Clannad Remix Album -Memento-
Clannad Remix Album -Memento-
Key Sounds Label
December 28, 2004
Buy Used Copy
Having achieved widespread recognition in Japan through Kanon and Air, Key decided to recruited an ensemble cast of remixers to celebrate the release of Clannad. Clannad Remix Album -Memento- features 17 arrangements, each by a different arranger, across two discs. There are plenty of big names featured here and, furthermore, numerous highlights.
The release opens with Shinji Hosoe’s remix of the opening theme “Mag Mell”. The original track already had a contemporary pop feel and therefore suits Hosoe’s mainstream club beats well. All the electronic beats and flourishes emphasise the magical quality of the original without losing the focus on Riya’s delightful vocals. Fan-turned-pro band MintJam rejuvenate “Two Shadows” with a cool sound; while they preserve the intimate nature of the original, additions such as the howling guitar-based opening and even a few chiptune sounds bring so much colour and attitude. Bermei Inazawa injects some modern flair into the ending theme “Tiny Palm”, transforming the melodramatic balladic original into a subtle ambient mix. Soshi Hosoi’s interpretation of “Ana” is even more experimental, with its warped electronic beats and Drakengard-esque manipulations of Lia’s vocal performance. It’s not for all, but many will find the techniques used in this one innovative and atmospheric.
There are plenty of solid remixes based on instrumental originals. Shinji Orito unexpectedly adapts the solemn piano piece “To the Same Heights” into an upbeat trance piece; while the stylings are stereotypical, it’s a persuasive dance mix and the melodies are as sonorous as ever. ZTS’ “Snowfield” also adopts this style, but with bolder shifts between its elating and reflective moments — this variety certainly helps it sustains its mammoth nine minute playtime. Those with a taste for jazz will enjoy Shoichiro Sakamoto’s “Phase of the Moon” and Kazuhiko Simochi’s “Reduce to Ashes”, the latter especially appealing with its dense and jagged writing. “Meaningful Ways to Pass the Time” is more typical bishoujo fair, with its playful easygoing melody, but certainly has a strong place in a Clannad tribute. Other highlights include the saxophone-peppered R’n’B version of “A Couple of Idiots” and the bright candypop-flavoured “That’s Like the Wind”.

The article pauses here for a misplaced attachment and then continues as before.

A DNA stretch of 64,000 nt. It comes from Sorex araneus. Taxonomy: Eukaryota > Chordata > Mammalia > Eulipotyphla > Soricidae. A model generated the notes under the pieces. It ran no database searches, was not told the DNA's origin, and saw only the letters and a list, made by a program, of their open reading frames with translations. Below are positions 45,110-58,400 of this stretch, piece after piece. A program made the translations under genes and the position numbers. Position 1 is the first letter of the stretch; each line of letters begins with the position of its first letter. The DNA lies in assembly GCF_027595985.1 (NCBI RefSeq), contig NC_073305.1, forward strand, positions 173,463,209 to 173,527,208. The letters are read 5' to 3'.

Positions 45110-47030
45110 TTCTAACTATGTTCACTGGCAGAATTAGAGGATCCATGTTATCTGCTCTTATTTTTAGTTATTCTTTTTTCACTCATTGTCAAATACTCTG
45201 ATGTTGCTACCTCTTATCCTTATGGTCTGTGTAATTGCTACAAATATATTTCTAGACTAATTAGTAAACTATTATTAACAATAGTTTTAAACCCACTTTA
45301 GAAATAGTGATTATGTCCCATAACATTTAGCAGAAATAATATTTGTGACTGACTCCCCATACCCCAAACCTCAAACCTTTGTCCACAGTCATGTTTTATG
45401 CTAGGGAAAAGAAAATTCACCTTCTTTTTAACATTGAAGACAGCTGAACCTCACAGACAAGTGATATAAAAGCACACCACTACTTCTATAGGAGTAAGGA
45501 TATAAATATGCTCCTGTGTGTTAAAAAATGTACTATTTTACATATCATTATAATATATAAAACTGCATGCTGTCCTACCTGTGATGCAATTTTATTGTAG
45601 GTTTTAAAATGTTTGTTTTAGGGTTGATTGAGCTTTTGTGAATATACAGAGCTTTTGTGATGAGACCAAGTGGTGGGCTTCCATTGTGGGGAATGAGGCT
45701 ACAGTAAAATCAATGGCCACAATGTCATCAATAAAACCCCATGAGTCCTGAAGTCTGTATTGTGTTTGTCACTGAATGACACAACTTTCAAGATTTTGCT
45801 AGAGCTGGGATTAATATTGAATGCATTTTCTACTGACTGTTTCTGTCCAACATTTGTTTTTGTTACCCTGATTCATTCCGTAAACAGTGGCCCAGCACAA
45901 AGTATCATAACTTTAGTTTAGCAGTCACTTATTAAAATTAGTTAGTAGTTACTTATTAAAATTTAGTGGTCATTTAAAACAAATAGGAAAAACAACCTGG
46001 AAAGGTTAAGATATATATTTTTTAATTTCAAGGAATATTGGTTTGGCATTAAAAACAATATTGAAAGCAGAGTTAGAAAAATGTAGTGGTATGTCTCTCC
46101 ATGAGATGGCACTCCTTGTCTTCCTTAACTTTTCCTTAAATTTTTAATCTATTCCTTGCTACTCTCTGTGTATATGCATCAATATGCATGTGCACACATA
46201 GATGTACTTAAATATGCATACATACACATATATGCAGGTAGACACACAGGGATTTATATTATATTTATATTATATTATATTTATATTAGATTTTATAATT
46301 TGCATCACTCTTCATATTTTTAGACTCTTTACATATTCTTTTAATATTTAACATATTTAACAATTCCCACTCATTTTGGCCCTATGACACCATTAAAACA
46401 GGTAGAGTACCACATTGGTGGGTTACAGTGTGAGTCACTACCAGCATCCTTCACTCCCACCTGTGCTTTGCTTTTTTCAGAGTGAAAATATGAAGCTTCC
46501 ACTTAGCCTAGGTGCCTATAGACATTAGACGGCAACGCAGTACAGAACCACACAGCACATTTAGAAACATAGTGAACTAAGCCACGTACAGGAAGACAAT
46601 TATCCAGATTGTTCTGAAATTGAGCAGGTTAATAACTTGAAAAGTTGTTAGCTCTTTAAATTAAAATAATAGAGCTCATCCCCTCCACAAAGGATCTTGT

That said, not all the remixes on the album are as satisfying. Blending a quirky synthesizer melody with a groovy bass line, “Hurry, Starfish -PaPiPuPe Mix-” is certainly worth a whistle or two. But despite some satisfying interludes, the main idea is laboured by excessive repetition. “Tea Party in the Reference Room” combines dense jazzy piano improvisations with sleazy jazz fusion guitar passages; while the individual elements sound fine, they sound erratic when combined together. The intimate piano-based renditions of “Nagisa”, “Ushio”, and “Shining in the Sky” are also unexpected on an electronic remix album and perhaps in excess here; however, they bring some depth to an often upbeat album and the former, especially, features some very romantic piano and strings writing. The release closes with “Song of the Cherry Blossoms”, a ten minute original song written by Jun Maeda and performed by Riya. It’s one of the finest examples of Key’s songwriting to be released — deviating from the pop flavours of their other theme songs in favour of a soft pensive performance and ethereal acoustic instrumentation.
Despite a few misses, Clannad Remix Album -Memento- has plenty to offer. It features numerous fan favourites arranged in a fresh and accessible manner. What’s more, there is so much diversity on this release that there is a little something for every fan of remixers. Another solid addition to Key’s discography.
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Posted on August 1, 2012 by Chris Greening. Last modified on August 1, 2012.